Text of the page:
Sunday, October 16, 2011
Protesters at the Occupy Pittsburgh camp site awoke this morning somewhat weary from a rough night's sleep, but in good spirits about the success of their first overnight occupation -- and the generosity of the movement's supporters.
Despite chilly temperatures and howling winds -- "The ground was a little hard, and it was a little cold," said Jon Smuck, 56, of Steubenville, OH -- occupiers said the discomfort was tolerable. But some had it worse than others.
"I woke up in the middle of the night when I felt paws on my forehead," said Jeff Cech, 28, of Greenfield, who slept tent-less on a tarp. "A rat was on my face."
Apparently, the rat was lured by a sticky bun Cech's friend had dropped off last night. But despite the rude awakening, Cech said, the occupation has been "definitely worth it."
Of the roughly 100 protesters milling around Mellon Green this morning, most sounded excited, if a bit groggy, about how the occupation has gone so far. Some gathered in small groups to discuss social and economic issues over coffee; others sat quietly, reading on sleeping bags. A few roamed the park to clean up trash. (Though the lawn was muddy, the area was already very clean.)
"Last night was wonderful," said Kelsi Randall, a 22-year-old art student at Slippery Rock University. She was particularly happy about the dialogue she and other protesters had with people walking past Mellon Green. "We had constructive conversations."
Even more positive news: There were reports -- which we have yet to independently confirm -- that the AFL-CIO will be helping to set up port-o-lets at the site. Campers have previously been using the facilities at Downtown businesses, or have been given access to the offices of unions and other sympathizers.
What about the police?
"They were honking and giving us thumbs up," she said. "It was pretty awesome. They were really nice." (Protesters said they didn't notice any police stay overnight. And none could be seen at the park this morning.)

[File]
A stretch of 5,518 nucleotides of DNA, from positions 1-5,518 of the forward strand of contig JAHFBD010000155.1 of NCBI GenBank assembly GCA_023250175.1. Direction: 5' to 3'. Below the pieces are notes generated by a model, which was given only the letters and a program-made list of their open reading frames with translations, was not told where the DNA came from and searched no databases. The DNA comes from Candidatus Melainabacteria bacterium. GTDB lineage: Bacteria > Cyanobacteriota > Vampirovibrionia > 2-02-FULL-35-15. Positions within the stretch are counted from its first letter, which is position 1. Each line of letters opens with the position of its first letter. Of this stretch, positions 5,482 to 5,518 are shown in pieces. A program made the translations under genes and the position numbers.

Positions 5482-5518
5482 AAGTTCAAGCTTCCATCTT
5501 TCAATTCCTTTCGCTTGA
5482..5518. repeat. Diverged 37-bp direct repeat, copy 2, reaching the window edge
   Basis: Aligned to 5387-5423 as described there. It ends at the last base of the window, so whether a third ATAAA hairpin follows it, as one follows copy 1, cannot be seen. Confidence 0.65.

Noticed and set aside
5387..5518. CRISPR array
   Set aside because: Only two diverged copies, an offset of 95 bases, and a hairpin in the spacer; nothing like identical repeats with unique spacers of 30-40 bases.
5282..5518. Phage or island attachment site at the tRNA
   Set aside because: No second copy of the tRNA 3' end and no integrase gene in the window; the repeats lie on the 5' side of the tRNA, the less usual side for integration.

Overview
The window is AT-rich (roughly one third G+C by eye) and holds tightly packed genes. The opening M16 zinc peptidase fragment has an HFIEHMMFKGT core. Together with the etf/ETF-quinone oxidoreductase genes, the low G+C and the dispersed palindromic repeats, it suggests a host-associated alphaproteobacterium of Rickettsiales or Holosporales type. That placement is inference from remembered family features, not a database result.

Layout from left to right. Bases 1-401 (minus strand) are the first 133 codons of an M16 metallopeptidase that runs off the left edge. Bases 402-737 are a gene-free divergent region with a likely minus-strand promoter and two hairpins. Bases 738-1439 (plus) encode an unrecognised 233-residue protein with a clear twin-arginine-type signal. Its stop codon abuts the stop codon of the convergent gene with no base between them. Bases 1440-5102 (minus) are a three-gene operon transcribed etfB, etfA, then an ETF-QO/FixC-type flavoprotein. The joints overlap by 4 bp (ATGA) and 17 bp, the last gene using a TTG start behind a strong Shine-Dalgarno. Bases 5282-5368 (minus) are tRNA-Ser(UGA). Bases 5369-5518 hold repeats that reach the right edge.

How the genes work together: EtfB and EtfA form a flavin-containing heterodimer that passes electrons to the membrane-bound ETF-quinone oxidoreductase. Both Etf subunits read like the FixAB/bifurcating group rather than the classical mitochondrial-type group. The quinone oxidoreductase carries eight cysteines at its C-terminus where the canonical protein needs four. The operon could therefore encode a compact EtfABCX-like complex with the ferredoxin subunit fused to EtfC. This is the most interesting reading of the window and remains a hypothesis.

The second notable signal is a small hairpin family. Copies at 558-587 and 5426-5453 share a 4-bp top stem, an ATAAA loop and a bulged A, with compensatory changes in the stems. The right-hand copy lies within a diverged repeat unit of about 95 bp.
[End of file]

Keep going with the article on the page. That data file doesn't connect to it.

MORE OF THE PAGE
"Everyone's super-positive right now," Cech said. "We have free food coming in all the time. It's becoming a close-knit community. A lot of people are stopping by and offering support."
Sipping on a cup of coffee and eating a hard-boiled egg at 10 a.m., occupier Silas Russell said he heard about a supporter last night who pulled up in his car, got out and literally gave a protester the coat off his back. "He said he supported what we were doing," said Russell, 27, of Mount Washington.
Since the occupation began at 4 p.m. yesterday, protesters said they've been overwhelmed by the support they've received from passers-by, not to mention from supporters following the occupation through social media. A designated food tent this morning included treats such as bagels, cookies, coffee and plenty of water.
"They've done a really good job of keeping people fed," Russell said.
David Meieran, a member of the media group, said they are constantly updating a list of needs on Occupy Pittsburgh's Facebook page. Chief among them, he said, is electricity. He said activists are struggling to run their media center and they could use a generator.
At noon, roughly 75 occupiers gathered at the center of Mellon Green for a General Assembly, the decision-making body of the occupy movement.
Among the issues/actions discussed at the hour-long meeting:
As the meeting ended, there were signs of an impromptu partnership between occupiers and Bank of New York Mellon, which owns the parklet. Mellon workers arrived at the park with stacks of straw to help reduce the damage done to the grass by the heavy foot traffic.
"The hay is here!" shouted Calvin Skinner, one of the meeting facilitators.
With that, dozens of occupiers began grabbing piles of hay and spreading it around the lawn.